[Screen It]

(2008) (Ewan McGregor, Hugh Jackman) (R)

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Suspense/Thriller: A meek accountant finds his world turned upside down -- in more ways than one -- when his new lawyer friend introduces him to a sex club.
Jonathan McQuarry (EWAN McGREGOR) is a meek accountant who works as an audit manager, spending short amounts of time at various high profile firms doing the books and, in his own words, watching the world pass him by. Thus, he's drawn to Wyatt Bose (HUGH JACKMAN), a handsome and polished lawyer who befriends him late one night when both are working well past closing time.

When Jonathan ends up with Wyatt's phone and vice-versa, and Wyatt says he's been called to London for business, the accountant gets a peek inside his new friend's life. That's particularly true regarding a sex club where members call others for an evening of casual and anonymous sex, no strings or commitment attached.

Initially reluctant to participate, Jonathan soon becomes a willing member, enjoying a number of liaisons with various women. But when he meets a woman (MICHELLE WILLIAMS) he previously ran into on the subway, he wants to take things slower with her. Since all members are to remain anonymous, he only knows her by her first initial, S, and the two eventually end up in a hotel room.

His world then turns upside down, however, when he returns from getting some ice to find blood in the room and an assailant who knocks him out. When he comes to, S is gone, as is the blood, prompting police Det. Russo (LISA GAY HAMILTON) to doubt his story.

Upset and confused about what's happened, Jonathan tries to find S, only to discover that she's been kidnapped and he's being blackmailed in exchange for her well-being. From that point on, the accountant sets out to find out what he can about the kidnapper, all while trying to locate and save his new love.

OUR TAKE: 4 out of 10
As a general rule of thumb, most people aren't crazy about deception. After all, with corporate and political scandals seemingly always in the headlines, and relationships ending due to one or both parties cheating on the other, people are becoming ever more fed up with misleading statements, subterfuge and the old basic lie.

That is, except when it comes to entertainment, namely in the form of games and sports (a chess move that fools an opponent, a fake handoff that results in a touchdown, for instance) as well as fiction (mostly regarding whodunits and anything falling into the suspense/thriller genre).

After all, without creative deception in the latter category, the fun in trying to solve some mystery or the sheer enjoyment of twists, turns and knock-your-socks-off revelations is all but absent. And without that in that particular form of entertainment, what's the point in participating and/or sitting through it?

All of which leads to this review of "Deception," a sordid adult thriller of the types of which used to be commonplace decades ago when the likes of Joe Eszterhas was penning them and Adrian Lyne was behind the camera. You know, offerings such as "Basic Instinct" and "Fatal Attraction" where sex lured men into all sorts of trouble, and the "fun" was in watching them try to squirm their way out of that.

Here, Ewan McGregor plays a nebbish sort of audit-based accountant whose life consists of working late and watching the world pass him by. Enter the dashing and confidant lawyer played by Hugh Jackman who befriends the number cruncher, gets him to loosen up, and then, seemingly by accident, indirectly introduces him to an underground sex club where anonymous folks hook up via a dial up for a little no-strings-attached hanky panky.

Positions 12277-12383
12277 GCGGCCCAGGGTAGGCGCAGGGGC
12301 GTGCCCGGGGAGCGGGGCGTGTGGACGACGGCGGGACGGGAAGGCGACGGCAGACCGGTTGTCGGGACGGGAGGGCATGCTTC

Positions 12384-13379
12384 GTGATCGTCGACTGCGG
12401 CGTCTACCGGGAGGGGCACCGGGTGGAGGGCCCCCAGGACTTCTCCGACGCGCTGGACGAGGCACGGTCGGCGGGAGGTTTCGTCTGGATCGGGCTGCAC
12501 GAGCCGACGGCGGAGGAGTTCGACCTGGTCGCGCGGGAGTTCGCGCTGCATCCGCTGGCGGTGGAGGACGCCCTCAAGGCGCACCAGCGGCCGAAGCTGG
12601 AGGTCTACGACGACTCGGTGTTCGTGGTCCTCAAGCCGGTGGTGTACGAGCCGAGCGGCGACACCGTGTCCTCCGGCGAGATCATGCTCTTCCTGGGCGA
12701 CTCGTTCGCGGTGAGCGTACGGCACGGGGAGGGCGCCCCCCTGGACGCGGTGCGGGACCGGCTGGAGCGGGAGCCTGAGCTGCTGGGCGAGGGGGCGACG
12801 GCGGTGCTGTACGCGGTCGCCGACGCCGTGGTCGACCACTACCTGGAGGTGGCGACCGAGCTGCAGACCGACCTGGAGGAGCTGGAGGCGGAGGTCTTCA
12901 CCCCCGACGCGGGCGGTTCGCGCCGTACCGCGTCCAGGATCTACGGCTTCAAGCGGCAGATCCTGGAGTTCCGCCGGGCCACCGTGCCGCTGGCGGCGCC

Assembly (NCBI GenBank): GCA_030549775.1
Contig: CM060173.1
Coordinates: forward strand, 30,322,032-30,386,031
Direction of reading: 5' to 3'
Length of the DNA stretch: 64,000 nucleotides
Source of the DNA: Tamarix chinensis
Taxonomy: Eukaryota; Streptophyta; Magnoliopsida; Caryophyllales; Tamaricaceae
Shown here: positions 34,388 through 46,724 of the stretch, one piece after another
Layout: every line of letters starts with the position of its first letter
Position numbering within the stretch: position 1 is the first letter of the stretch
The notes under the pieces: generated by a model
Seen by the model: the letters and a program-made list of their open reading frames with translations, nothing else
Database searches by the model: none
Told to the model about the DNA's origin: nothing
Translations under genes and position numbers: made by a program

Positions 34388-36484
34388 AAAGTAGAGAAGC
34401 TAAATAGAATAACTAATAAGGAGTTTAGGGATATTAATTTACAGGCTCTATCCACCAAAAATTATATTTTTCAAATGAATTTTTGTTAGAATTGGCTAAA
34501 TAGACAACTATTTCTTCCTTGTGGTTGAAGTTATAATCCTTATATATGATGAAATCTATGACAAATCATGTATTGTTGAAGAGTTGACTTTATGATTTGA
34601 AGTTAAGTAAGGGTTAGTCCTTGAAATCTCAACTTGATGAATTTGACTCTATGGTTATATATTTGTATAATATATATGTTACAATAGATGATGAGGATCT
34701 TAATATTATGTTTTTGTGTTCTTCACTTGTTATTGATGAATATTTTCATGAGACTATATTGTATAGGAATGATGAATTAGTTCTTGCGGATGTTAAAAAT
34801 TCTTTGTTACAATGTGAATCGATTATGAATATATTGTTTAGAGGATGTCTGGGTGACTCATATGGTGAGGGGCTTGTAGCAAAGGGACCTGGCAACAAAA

The abundant and easy sex soon seduces Jonathan, while his heart ends up longing for the literal stranger on a train (okay, subway to be exact) character played by Michelle Williams. Both end up getting him into loads of trouble as he soon learns that things in this sort of world aren't as cut and dried as balancing the books. From that point on, he scrambles to extricate himself from the mess, all while trying to save the girl and defeat the villain.

That's all fine and dandy, but for a film that's all about deception, the filmmakers -- writer Mark Bomback and director Marcel Langenegger -- don't do a particularly good job of beguiling the viewer, particularly if the latter has seen the aforementioned films or countless others of their ilk.

Simply put, if that's the case or anyone watching has a few ounces of common sense, most every plot twist and surprise will be seen or figured out long before they arrive. As a result, there's little to no suspense and even less thrills for this genre entry. And despite the sexual content, it isn't salacious or sensationalistic enough to be titillating on even that level, something at least some of its predecessors excelled at, thus giving them a quantitative, guilty pleasure aura.

Like the overall film, the performances by McGregor and Jackman are generally competent enough (Williams is less so, mostly due to the script), but they similarly lack any sort of spark or sizzle to make them stand out, let alone come off as memorable. And since it seems like so many similarly themed and/or plotted films that have preceded it, that's exactly the sort of thing the pic is crying out for.

Mediocre but otherwise coming off like a copycat sordid thriller wannabe that might have been made in the 1980s to profit off the success paved by the likes of Eszterhas and Lyne, "Deception" doesn't live up to its descriptive title. It rates as a 4 out of 10.

Reviewed April 21, 2008 / Posted April 25, 2008

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